26th September 2013, 18:31
Dr Brinkley, Goat Gland Quack & Radio Pioneer
This is a very interesting & colourful piece of history..... 12 million dollars he made in the 30s & 40s for dodgy operations that were some times fatal, and a dodgy radio station so powerful it killed birds !
In "comic" version, its quite entertaining; http://www.matthewmusial.com/brnkpgs/brnkpgs.htm
While often called "Dr. Brinkley", he was never legally a doctor. After selling snake oil across the South he decided to go legit and went to medical school in Chicago. He unfortunately ran out of money and never finished medical school. He left town to avoid having to pay his back tuition. He would spend the the rest of his life working under "provisional medical licenses" or no license at all. He would get an honorary doctorate in Italy in order to use the word doctor before his name, but when word of his true character got out his doctorate was personally revoked by Benito Mussolini. Yes, he was too sketchy for Mussolini - See more at: http://www.thecarpetbagger.org/2013/....srQIgkTZ.dpuf
John R. Brinkley was born on July 8, 1885 in Jackson County, North Carolina. He grew up in that area and attended medical schools in Chicago and Kansas City, Missouri, before setting up a medical practice in Milford, Kansas in 1917. He had received a degree from the Kansas City Eclectic Medical University on May 7, 1915. Brinkley took the Arkansas state medical board examination and received a license to practice in Kansas because of a reciprocity agreement between the two states. In addition to his medical practice, Brinkley operated a drugstore stocked with patent medicines. Shortly after moving to Milford, Brinkley reportedly transplanted a goat testicle into a human. The operation, aimed at sexual rejuvenation, was declared a success and gained Brinkley his “goat gland doctor” reputation.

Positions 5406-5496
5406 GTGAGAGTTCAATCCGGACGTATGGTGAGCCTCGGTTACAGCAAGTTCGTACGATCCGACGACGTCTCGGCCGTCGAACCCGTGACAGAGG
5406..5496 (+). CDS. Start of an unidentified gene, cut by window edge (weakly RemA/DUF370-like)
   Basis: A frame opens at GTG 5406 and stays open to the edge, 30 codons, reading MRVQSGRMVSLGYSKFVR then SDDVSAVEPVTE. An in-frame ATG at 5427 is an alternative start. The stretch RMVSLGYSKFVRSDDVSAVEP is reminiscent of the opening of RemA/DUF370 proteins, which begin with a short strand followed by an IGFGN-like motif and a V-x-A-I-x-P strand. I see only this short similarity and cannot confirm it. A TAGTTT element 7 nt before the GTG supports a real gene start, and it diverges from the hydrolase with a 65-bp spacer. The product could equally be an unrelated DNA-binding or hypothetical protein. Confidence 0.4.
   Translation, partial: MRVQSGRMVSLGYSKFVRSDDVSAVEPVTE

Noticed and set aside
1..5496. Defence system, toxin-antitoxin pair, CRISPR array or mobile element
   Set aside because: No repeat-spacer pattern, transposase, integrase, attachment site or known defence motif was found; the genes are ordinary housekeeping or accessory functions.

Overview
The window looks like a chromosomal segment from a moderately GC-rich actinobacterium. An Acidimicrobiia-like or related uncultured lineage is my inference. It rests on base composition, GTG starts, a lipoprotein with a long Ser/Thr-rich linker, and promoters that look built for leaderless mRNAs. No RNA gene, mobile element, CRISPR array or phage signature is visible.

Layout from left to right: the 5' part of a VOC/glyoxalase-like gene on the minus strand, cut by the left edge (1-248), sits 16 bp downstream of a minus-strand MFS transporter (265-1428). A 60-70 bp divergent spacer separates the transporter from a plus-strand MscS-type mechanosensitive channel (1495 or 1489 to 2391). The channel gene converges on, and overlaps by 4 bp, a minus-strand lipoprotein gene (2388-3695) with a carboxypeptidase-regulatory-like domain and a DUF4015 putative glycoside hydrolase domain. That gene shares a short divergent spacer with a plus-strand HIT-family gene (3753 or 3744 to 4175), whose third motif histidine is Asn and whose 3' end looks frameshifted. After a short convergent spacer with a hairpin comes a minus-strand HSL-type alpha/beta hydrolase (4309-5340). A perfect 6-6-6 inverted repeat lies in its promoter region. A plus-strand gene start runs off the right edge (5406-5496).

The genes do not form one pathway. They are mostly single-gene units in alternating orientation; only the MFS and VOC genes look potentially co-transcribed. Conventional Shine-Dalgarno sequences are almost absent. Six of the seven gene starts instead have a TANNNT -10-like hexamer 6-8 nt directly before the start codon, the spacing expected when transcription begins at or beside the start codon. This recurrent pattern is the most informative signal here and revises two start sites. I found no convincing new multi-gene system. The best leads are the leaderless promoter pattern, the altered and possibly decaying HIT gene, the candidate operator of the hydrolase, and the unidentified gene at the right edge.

Brinkley, while practicing in Milford, decided to establish a radio station to “entertain his patients.” In 1923, he received a license for radio station KFKB, known as Kansas First, Kansas Best. Brinkley soon used KFKB to promote his medical activities and provide entertainment to his listening audience in several states, as well as the hospital. It was Brinkley’s practice of prescribing medicine over the air in response to letters from patients and listeners that created problems with the Kansas State Medical Board and the Federal Communications Commission. He had organized a state wide association of druggists and would suggest prescriptions by number, obtainable from Brinkley druggists for the various symptoms described by his radio patients.
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27th September 2013, 00:01